Money Myths About Millennial Employees

It seems like everyone has something to say about the millennial generation. They’re often described as lazy, entitled and self absorbed. Additionally, everyone has an opinion about millennials and their money. If you’re an employer, you may start to believe what you hear about this generation. But some of the beliefs about millennial employees aren’t true. For example:

They’re Only Interested in Salaries, Not Benefits

Some employers believe millennials are only interested in how much they can earn, and that they couldn’t care less about benefits. But according to new research by Capstrat "millennials are paying closer attention to benefits like health insurance and retirement plans – more than you might expect."

It’s true that many millennials are finding it difficult to make ends meet. They’re graduating into a tough job market, so getting a job with long-term stability and a decent salary is a priority, but this generation also recognizes the benefits of quality healthcare and planning for the future, which is why they’re willing to forgo higher pay if it means affordable health insurance and other employee perks.

They’re Not Willing to Put in the Necessary Work to Get Ahead

Because millennials are unfairly coined the lazy, entitled generation, some employers wrongly believe that the majority of this generation hope to get ahead without doing their due diligence. But this couldn’t be further from the truth.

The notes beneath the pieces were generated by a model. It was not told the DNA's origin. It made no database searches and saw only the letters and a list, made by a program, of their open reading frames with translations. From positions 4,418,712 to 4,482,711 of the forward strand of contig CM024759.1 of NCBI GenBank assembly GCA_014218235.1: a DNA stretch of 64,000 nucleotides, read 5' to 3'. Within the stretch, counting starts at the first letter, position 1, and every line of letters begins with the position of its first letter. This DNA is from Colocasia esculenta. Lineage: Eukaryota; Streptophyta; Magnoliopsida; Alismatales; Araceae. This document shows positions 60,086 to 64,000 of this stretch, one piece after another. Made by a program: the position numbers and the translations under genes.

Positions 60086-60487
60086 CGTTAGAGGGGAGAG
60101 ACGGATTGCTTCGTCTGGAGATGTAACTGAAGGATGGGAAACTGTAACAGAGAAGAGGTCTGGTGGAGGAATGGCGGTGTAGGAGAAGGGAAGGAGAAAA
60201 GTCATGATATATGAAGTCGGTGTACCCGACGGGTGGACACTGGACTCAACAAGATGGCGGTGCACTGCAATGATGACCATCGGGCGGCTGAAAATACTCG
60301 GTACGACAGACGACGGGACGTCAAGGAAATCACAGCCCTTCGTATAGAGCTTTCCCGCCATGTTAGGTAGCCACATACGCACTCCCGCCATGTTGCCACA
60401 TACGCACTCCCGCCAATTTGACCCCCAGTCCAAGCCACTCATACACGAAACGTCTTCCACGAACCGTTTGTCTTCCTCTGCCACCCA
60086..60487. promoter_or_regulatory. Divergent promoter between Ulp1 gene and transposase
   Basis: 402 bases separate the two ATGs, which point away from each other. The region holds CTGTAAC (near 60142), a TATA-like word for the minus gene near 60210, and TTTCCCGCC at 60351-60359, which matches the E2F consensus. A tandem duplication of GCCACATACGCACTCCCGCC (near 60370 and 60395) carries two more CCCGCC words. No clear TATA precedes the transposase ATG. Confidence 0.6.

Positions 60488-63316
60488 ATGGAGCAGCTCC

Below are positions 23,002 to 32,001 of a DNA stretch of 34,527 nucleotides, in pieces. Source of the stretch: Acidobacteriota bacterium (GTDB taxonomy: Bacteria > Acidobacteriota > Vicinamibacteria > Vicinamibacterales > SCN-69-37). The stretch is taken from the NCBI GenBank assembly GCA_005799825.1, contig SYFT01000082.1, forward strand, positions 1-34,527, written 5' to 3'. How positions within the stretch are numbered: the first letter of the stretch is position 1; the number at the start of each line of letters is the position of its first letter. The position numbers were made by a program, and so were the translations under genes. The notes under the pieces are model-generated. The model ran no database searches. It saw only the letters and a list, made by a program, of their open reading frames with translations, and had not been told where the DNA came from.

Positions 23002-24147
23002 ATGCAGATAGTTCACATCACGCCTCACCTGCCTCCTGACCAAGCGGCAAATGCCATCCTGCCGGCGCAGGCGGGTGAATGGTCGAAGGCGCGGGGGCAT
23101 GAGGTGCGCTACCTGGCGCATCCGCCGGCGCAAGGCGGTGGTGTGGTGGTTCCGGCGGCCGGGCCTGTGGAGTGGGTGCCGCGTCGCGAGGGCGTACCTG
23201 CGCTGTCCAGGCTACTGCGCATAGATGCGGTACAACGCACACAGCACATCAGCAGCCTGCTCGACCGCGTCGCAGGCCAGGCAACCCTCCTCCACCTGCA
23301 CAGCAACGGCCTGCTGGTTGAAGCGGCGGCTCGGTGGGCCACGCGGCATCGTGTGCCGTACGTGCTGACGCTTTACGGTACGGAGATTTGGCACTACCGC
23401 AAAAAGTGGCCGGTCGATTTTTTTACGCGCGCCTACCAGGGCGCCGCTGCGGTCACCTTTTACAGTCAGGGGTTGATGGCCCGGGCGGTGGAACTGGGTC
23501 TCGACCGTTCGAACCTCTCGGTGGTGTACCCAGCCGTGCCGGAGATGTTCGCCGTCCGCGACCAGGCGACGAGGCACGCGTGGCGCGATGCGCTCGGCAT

Yes, there’s always going to be employees who feel they don’t have to pay their dues, or who think they’re more qualified for a position than they actually are. But millennials as a whole don’t think more of themselves than necessary, and many are eager to start at the bottom and move up.

The main thing is finding a career that offers balance, and some are even prepared to walk away from high salaries for more fulfilling opportunities or the chance to give back. According to a Pew Research Center’s 2010 study, "about 57% of millennials had volunteered in the previous year – more than any other generation."

They Aren’t Thinking About Saving Money

There’s a belief that millennials spend frivolously and don’t save because they’re too busy getting the latest smartphones. But while this generation is tech savvy, they’re also deal conscience.

Many are optimistic about their financial future, which is evident in their taking early steps to plan for a better retirement. For that matter, many millennials are attracted to perks like a 401(k) with employer match. Millennials are aggressive with regard to their personal finances. They’re "more likely than their older counterparts to engage in online trading," and they’re more money conscious preferring renting over buying, and they’re more likely to use deal saving apps to score the best price on merchandise, according to a Nielsen study.

They Aren’t Ambitious

The Nielsen study reports that Millennials are the most educated generation. It might take them longer to secure employment and grow their income, but they’re optimistic. Furthermore, many who can’t find jobs invest in additional education to open the door to better opportunities, and others start their own companies. Roughly 8 million Millennials have their own business. 

If you listen to myths, you may develop an unfair opinion about this group. The truth is, millennials are young, educated and motivated – the ideal candidate for any position.

Photo Credit: Flickr